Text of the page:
Sidney and Emma’s third child was Elsie Mercy Olive Muddle who was born at Burwash in Sussex on 11 March 1898, and baptised at the Parish Church of St Bartholomew in Burwash on 29 May 1898. In the census of 31 March 1901 Elsie at the age of 3, was living with her parents in Priesthews Cottage at Hankham in Westham Parish near Eastbourne, Sussex. Elsie was still living at Priesthews Cottage when she died at the age of 9 and was buried in the Churchyard of St Mary at Westham on 18 December 1907.

 

Sidney and Emma’s fourth child was Charles Herbert David Muddle who was born at Burwash in Sussex on 18 November 1899. Charles was privately baptised by the Parish Church of St Bartholomew in Burwash on 13 March 1900 and then received into the church on 29 April 1900. In the census of 31 March 1901 Charles, at the age of 1, was living with his parents at Priesthews Cottage in Hankham within Westham Parish near Eastbourne, Sussex. Then in the census of 2 April 1911 Charles, now aged 11, was going to school and living with his parents at Allington House in Plumpton, Sussex. Charles served in the army during the First World War and became shell shocked, which resulted in odd behaviour for the rest of his life.

When he was 30 years old Charles married 16-year-old Ruby Mary Hards in Steyning registration district in Sussex during the 2nd quarter of 1930. Ruby was the daughter of Frank and Kate Hards and she had been born in Steyning registration district on 31 December 1913. Charles worked as a farm labourer moving from farm to farm in the Kent, Sussex and Surrey area. They had eight children, all sons; their first three children were born in Steyning registration district in 1930, 1932 and 1933. Their fourth child was born in Tonbridge registration district in Kent in 1937; their fifth in Uckfield registration district in Sussex in 1941; their sixth in South-East Surrey registration district in 1944; their seventh in Hastings registration district in Sussex in 1946; and their eighth in Tonbridge registration district in Kent in 1947. Then from about 1948 they lived out in the country at Eastling near Faversham in Kent. They separated in 1949 with Ruby and her eight sons continuing to live at Eastling. It was a hard life for Ruby bringing up her eight sons by herself.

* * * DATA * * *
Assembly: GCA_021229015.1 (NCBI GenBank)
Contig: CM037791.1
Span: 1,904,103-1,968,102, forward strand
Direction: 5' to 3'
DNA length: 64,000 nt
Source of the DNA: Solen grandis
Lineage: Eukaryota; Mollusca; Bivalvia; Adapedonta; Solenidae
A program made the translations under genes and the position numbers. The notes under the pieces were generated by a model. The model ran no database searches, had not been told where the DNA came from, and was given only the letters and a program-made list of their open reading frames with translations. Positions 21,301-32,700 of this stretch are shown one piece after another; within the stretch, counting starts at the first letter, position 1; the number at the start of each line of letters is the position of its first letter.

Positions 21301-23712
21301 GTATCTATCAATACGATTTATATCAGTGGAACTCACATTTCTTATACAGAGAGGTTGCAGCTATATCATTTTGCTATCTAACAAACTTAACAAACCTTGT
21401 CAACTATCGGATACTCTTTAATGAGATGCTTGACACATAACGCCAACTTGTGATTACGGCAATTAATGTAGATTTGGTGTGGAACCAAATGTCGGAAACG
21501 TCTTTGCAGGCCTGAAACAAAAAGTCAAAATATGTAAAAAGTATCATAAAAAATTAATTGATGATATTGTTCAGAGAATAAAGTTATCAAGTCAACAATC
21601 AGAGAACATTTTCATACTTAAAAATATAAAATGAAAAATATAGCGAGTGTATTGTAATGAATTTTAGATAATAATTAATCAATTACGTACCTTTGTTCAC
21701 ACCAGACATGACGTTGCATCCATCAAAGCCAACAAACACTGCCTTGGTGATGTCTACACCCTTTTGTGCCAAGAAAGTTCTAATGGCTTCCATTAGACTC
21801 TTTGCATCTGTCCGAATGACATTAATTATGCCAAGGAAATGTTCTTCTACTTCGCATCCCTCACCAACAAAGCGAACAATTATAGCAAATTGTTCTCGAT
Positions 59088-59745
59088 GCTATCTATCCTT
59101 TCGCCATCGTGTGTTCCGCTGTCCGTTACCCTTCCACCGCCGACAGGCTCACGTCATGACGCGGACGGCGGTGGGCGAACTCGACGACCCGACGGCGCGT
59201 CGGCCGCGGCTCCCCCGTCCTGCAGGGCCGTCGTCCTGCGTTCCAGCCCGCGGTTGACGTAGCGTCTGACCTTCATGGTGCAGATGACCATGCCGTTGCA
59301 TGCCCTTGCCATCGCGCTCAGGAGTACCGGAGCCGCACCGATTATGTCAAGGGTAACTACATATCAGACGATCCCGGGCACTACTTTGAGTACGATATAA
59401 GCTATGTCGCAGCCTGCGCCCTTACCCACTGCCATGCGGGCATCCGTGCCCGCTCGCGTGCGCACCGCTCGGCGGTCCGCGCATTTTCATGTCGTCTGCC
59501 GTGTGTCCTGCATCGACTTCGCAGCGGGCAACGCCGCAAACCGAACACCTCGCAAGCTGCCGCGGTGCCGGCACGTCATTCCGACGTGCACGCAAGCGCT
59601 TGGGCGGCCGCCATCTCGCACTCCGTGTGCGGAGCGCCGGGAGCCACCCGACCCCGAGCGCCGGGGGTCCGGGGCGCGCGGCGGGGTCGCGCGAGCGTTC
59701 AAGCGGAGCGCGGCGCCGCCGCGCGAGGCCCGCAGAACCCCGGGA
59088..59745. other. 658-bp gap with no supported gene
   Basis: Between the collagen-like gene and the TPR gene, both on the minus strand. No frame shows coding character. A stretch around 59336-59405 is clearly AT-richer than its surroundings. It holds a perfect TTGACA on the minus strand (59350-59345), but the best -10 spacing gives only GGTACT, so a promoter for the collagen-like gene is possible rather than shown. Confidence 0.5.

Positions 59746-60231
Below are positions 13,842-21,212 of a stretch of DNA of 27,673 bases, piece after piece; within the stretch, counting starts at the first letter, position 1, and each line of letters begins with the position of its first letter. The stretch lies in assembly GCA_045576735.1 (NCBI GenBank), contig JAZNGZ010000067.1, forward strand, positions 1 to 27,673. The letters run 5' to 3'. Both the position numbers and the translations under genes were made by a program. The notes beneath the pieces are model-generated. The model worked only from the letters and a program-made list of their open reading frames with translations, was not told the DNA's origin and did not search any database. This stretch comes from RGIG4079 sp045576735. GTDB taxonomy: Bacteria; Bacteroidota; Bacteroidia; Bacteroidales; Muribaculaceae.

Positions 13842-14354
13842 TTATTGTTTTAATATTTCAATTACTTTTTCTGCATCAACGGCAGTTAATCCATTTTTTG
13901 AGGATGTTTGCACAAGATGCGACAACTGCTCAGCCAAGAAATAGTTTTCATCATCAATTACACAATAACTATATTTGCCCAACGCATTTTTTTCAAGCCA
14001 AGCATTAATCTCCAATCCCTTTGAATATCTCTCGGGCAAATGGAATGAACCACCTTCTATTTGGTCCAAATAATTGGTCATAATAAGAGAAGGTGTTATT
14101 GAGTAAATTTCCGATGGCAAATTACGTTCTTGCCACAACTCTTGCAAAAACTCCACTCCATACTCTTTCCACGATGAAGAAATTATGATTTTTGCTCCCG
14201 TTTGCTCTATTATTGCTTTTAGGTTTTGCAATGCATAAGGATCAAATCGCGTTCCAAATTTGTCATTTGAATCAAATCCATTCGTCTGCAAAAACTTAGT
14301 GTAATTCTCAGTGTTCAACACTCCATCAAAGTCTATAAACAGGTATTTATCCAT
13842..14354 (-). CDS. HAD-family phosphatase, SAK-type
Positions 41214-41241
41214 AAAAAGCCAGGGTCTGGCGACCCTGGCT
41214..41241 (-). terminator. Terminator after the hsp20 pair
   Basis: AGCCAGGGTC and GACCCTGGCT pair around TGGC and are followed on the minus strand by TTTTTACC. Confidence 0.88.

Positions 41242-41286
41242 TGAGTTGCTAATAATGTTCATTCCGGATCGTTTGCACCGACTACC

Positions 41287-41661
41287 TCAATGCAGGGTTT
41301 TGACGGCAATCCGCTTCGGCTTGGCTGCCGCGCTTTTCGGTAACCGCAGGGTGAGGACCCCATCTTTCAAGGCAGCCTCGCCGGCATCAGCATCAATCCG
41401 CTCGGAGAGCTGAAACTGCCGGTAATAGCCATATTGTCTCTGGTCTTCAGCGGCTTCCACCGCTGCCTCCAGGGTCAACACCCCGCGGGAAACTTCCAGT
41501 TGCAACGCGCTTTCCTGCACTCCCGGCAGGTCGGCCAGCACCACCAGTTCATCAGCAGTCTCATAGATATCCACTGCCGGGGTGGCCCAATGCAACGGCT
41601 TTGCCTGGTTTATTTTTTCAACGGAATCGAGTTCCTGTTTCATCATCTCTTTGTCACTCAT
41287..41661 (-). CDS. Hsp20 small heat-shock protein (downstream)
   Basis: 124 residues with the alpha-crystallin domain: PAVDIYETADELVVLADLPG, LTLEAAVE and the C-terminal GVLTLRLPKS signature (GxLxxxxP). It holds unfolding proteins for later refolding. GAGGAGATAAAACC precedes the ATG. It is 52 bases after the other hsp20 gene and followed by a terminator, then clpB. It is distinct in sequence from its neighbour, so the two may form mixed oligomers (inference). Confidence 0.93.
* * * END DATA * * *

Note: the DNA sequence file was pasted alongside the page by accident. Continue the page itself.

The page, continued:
Charles had been living at 269 Upper Grosvenor Road in Tunbridge Wells when he died in Tunbridge Wells registration district on 22 June 1986, at the age of 86. He was cremated at the Kent and Sussex Crematorium in Tunbridge Wells on 1 July 1986, and his ashes were buried at the crematorium on 16 July 1986.

Ruby had longed to move from the country into the town of Faversham to make her life easier and this she did in 1987, but only six months later she died at the age of 74, her death being registered in Swale registration district in Kent during March 1988.

 

Sidney and Emma’s fifth child was Percy Henry Orlando Muddle who was born at Hankham within Westham Parish near Eastbourne, Sussex on 27 November 1902, and baptised at the Parish Church of St Mary in Westham on 8 March 1903. In the census of 2 April 1911 Percy, at the age of 8, was living with his parents at Allington House in Plumpton, Sussex.

When he was 24 years old Percy married 26-year-old Annie Ashdown at the Parish Church of St Mary the Virgin in Speldhurst, Kent on 29 July 1926. Annie was the daughter of Thomas and Clara Ashdown; she had been born at Tonbridge in Kent and her birth registered during the 2nd quarter of 1903. She was the sister of the Ellen Elizabeth Ashdown who had married Percy's cousin Cecil Walter Muddle in 1923. Percy and Annie lived at Groombridge in Sussex where they had three children born in 1928, 1930 and 1936. Percy worked as a painter and decorator for a local building company. Their children were registered with the name Muddell, as Annie didn’t like the name Muddle.

They were living at 3 The Walks in Groombridge when Annie died in Tunbridge Wells registration district on 1 December 1965, at the age of 62. She was cremated at the Kent and Sussex Crematorium in Tunbridge Wells on 3 December 1965, and her ashes were buried in the Churchyard of St John at Groombridge on 6 December 1965.

Percy then stayed with his daughter Brenda and her family for a while before purchasing a house at Langton Green near Tunbridge Wells, Kent. Then Percy, at the age of 70, married 71-year-old widow Margaret Ellen Calloway in Tonbridge registration district in Kent during the 2nd quarter of 1973. Margaret's maiden name was Summerfield; she was the daughter of Albert Thomas and Ellen Summerfield, and she had been born in Rugby registration district on 19 November 1901. Her first marriage was to Brinley James P Calloway who had died on 16 September 1970.